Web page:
How then, is this approach fit for evaluating some of the most crucial questions a human can ask: Why are we here? What is the meaning of God and goodness? What is the taproot of morality? How might we build a just and compassionate society? And how shall we express our need for meaning, community, and joy?

When could it be more important to constrain our own biases, to open our minds to difficult truths, than in the pursuit of our highest values? Surely our quest to understand goodness must be as intellectually rigorous and honest as our quest to understand molecular biology or physics or any other area of scientific inquiry. Yet this is not the approach taken by Evangelical scholars who defend the Bible as the literal word of God. Their methods are not those of scholarly inquiry but of debate and legal defense.

 

 

 

To Consider

The lengths to which literalists will go in their defense of the Bible, even wedding themselves to foolishness, suggest that biblical literalism is rooted in fear. Most literalists are deeply moral people. But they mistakenly believe that abandoning the God-concept of our spiritual ancestors means we must also let go of their quest for meaning and any moral truths they may have discovered. They fear that without perfect and timeless scriptures, we humans will lose the ability to make contact with that perfection which transcends time—the great “I AM,” as the God of Moses calls himself.

If one imagines the Bible as a gift, this is a fear that the package is the wrappings, that unwrapped it will be empty. If we acknowledge and explore its human construction, the Bible will lose its power to connect people with the ultimate sacred reality that we call God. The peace, communion, and moral inspiration offered by Christianity will evaporate. But consider that the opposite may be true: it may not be possible to place the wrapped package on an altar, exalt the wrappings themselves, and genuinely appreciate what lies inside.

When the Bible is understood in its literary and historical context; errors, contradictions, and inconsistencies pose no threat to spirituality, whether that spirituality is theistic, non-theistic, or even explicitly Jesus-centered. The graver threat to what Christians call godliness may be fundamentalism—religion that flows from literalism and fear, religion based on anachronism and law. Fundamentalism teaches, in effect, that the tattered musings of our ancestors, those human words that so poorly represent the content of human thinking, somehow adequately describe God. Fundamentalism offers identity, security, and simplicity, but at a price: by binding believers to the moral limitations and cultural trappings of the Ancients, it precludes a deeper embrace of goodness, love, and truth—in other words, of Divinity. In fact, as we shall see in upcoming chapters, it also has the power to put believers on the side of self-centeredness and cruelty.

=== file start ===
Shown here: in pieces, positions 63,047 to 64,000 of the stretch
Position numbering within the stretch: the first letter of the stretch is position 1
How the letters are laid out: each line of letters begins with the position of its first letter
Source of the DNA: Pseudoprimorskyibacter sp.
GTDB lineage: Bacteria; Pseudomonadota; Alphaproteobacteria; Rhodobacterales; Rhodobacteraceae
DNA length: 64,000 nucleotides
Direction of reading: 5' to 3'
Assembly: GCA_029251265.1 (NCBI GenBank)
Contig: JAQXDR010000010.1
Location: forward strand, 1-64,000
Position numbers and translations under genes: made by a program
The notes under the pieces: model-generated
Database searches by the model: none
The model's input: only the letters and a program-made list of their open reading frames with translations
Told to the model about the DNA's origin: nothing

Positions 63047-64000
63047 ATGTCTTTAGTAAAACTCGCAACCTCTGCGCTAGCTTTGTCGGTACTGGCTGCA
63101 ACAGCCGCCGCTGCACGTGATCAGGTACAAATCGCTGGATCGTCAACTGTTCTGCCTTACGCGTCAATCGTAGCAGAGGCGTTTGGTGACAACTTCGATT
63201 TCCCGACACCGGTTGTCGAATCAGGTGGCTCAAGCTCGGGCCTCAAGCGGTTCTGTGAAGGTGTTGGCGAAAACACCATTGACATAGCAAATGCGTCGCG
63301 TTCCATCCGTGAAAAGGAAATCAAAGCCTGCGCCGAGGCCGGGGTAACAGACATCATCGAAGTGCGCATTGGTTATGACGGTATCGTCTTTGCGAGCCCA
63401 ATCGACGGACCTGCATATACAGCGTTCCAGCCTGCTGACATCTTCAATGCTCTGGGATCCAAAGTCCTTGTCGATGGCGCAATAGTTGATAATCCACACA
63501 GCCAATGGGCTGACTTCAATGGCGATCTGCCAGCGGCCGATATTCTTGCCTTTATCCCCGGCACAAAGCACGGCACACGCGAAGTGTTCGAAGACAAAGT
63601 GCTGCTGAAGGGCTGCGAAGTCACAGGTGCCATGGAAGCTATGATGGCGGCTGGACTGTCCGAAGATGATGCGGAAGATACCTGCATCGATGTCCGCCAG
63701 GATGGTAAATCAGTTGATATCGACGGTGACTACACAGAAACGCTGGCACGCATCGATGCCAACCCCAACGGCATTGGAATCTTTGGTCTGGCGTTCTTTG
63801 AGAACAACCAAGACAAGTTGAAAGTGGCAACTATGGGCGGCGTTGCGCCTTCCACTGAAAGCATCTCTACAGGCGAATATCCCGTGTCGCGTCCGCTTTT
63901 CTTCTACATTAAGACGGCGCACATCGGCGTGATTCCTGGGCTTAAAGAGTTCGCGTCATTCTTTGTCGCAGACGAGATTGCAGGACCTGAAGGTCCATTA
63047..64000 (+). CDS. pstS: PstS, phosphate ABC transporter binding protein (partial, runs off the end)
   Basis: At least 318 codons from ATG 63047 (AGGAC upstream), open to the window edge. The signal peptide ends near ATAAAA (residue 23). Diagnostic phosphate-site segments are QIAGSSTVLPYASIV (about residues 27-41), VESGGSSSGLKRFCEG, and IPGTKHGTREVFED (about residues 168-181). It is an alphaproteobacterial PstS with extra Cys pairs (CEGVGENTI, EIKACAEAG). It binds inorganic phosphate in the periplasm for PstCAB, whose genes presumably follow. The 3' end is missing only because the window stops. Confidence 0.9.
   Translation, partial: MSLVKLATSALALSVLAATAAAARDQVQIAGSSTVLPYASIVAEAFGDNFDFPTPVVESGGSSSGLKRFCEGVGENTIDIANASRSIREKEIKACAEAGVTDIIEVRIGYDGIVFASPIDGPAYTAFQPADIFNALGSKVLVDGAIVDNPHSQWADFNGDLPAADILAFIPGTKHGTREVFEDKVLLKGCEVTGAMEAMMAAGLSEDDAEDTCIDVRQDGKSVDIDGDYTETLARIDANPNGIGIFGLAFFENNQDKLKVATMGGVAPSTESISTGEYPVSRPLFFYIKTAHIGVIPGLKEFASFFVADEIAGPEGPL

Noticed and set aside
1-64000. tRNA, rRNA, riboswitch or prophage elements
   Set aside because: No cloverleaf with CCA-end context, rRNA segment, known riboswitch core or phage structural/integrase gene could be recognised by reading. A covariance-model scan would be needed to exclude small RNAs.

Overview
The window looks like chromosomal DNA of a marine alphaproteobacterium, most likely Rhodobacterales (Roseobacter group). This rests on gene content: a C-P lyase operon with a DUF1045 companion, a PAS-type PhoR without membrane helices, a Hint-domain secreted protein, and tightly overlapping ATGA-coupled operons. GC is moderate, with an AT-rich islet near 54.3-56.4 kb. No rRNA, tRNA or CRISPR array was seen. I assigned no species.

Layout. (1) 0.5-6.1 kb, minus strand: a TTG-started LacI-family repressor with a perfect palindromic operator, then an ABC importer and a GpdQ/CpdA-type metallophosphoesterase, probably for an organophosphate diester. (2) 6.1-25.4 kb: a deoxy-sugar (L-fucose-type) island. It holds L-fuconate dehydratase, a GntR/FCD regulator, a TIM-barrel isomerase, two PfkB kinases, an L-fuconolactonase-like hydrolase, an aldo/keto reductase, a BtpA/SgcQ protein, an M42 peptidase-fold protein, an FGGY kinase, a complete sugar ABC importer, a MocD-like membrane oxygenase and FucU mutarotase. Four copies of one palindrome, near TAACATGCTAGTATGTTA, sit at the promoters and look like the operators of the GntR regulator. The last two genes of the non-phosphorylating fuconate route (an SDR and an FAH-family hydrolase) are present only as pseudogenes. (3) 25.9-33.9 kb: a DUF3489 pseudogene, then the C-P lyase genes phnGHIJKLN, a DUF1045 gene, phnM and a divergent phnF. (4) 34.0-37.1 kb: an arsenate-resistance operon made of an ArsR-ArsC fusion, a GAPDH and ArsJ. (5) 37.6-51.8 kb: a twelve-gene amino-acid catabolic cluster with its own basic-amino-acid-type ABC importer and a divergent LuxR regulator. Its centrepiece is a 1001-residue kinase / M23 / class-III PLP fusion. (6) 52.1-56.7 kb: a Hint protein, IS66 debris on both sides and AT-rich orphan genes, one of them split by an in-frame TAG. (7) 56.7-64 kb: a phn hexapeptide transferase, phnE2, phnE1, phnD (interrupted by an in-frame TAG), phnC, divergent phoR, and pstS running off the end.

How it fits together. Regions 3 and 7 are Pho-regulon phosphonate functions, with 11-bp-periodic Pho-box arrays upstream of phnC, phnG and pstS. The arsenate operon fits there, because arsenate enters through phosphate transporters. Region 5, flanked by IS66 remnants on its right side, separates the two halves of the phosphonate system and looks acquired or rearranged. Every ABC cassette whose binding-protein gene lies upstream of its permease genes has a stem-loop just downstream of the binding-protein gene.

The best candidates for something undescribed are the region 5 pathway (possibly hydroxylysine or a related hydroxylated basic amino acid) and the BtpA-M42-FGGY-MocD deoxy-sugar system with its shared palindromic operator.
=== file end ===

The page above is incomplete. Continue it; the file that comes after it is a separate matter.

Footnotes:

*The same Greek word mo-ras’ meaning stupid or dull, is used in both Matthew 5:22 and Matthew 23:17 and 19. In other places Jesus uses even stronger words that are translated “fool.”

*In Isaiah 7:14, the Hebrew word translated “virgin” in most English language Bibles is actually ha’almah or “the young woman,” not habethulah, meaning“the virgin.” Some English translations have corrected this, including The New English Bible, The Good News Bible, and The Revised Standard Version. Furthermore, taken in context, the verse is a promise to King Ahaz and Judah of deliverance from their enemies during a time of war.


*Some Inerrantists take exception to Archer’s qualifier: that inerrancy is limited to the original manuscript. They insist that if a perfect God made a perfect revelation to humankind, then he did not limit himself to perfect revelation in ancient Hebrew alone. Christians who take this stance may believe in the inerrancy of the King James Version in English and the original translations into other languages as well. But because this argument is easily tested, scholarly inerrantists usually limit themselves to making claims about the original text.

Was this information of value to you? The book is available at http://www.lulu.com/content/220355. Previous chapters and other commentary on life, society, and Christianity available at http://www.spaces.msn.com/awaypoint.

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About Valerie Tarico

Seattle psychologist and writer. Author - Trusting Doubt and Deas and Other Imaginings. Founder - www.WisdomCommons.org.
This entry was posted in Trusting Doubt: Individual Chapters. Bookmark the permalink.

One Response to Trusting Doubt – Chapter 4

  1. M.E. Anders says:

    It is very true that Christian leaders downplay many passages of Scripture while “harping on” their favorite passages, which support their agenda. Then, when I asked questions about the questionable references, I was berated and told to focus on the important doctrines.